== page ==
(Photo source) I can't quite get my head around events in Bucharest today and so I'm reserving any comment until things become clearer. For sure, much has been made by the Romanian press of handshakes between Ponta and Voicu, outrageous accusations, insults and mud-flinging from all sides along with Sorina Placinta being blackmailed by Udrea (according to Ponta) to vote against the motion and then locked in Raluca Turcan's office so she couldn't vote anyway. Sorina Placinta herself denies all this, however, so who knows what really happened...
What is factual and what is to be taken with a pinch of salt is way beyond me, so I'll give up trying to make any sense of this bizarre, post-modernist style soap opera for the next day or two.
For the moment, here's a recent article from AFP:
Romania left-wing opposition leader named prime minister
Romanian President Traian Basescu on Friday designated left-wing opposition leader Victor Ponta as new prime minister after the collapse of the centre-right government.
"I have decided to task Victor Ponta with forming the new government," Basescu said in a public address.
"Nothing dramatic happened today, this is democracy," he added, stressing that there was "no reason for panic on the financial markets".
Ponta, 39, was a prosecutor until 2001 when he joined the Social Democrat Party (PSD). In 2004 he became one of the youngest Romanian lawmakers.
He briefly served as minister twice, in 2004 and in 2008, and was elected president of the PSD in 2010.
"I will submit the list of ministers and the government's programme very rapidly," Ponta said.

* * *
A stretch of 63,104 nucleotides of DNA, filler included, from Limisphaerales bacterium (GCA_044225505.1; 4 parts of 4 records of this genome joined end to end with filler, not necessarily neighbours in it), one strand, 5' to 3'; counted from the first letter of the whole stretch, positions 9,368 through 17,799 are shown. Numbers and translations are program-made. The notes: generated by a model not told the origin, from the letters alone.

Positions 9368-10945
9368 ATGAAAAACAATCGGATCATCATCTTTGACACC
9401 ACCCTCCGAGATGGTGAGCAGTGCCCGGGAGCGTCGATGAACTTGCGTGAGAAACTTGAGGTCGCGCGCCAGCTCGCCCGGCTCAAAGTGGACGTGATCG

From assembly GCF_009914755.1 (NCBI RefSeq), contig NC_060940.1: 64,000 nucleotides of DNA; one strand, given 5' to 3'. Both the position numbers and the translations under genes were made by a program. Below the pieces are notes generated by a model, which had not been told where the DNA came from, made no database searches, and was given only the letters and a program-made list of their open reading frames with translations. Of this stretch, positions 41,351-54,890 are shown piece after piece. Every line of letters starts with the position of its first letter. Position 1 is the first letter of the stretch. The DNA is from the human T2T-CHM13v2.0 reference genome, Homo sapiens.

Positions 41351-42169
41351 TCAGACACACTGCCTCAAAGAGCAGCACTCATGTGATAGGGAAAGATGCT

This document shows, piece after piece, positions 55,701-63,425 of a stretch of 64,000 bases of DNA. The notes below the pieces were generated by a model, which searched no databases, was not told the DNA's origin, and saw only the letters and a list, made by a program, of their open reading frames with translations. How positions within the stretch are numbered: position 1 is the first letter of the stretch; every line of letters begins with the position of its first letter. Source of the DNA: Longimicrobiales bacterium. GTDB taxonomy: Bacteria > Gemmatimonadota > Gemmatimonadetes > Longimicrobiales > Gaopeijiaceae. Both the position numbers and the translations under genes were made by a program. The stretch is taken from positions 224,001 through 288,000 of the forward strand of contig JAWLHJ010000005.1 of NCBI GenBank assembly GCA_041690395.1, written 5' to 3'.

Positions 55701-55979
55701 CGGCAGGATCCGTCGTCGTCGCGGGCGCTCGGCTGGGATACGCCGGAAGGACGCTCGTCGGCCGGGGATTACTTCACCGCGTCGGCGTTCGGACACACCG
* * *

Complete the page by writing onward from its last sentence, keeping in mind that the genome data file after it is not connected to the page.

"I will try to run the government until the elections in a way that gives Romanians hope that things are moving in the right direction," he added.
An open admirer of Bolivian revolutionary Che Guevara, Ponta describes himself as a hardline leftist.
The prime minister-designate has openly criticised the outgoing government's privatisation programme, saying that Romania should not be treated like a colony by foreign companies.
But he has recently said that he would stick to the stand-by arrangement signed by Romania with the International Monetary Fund last year, if he were appointed prime minister.
"Ponta is willing to take advice before making a decision," political analyst Andrei Taranu told AFP.
"This is important because he will head a coalition government and will have to reconcile the ambitions of the three parties" that make up the USL alliance which will back him in parliament, he added.
His mandate will be a short one, with general elections due in November.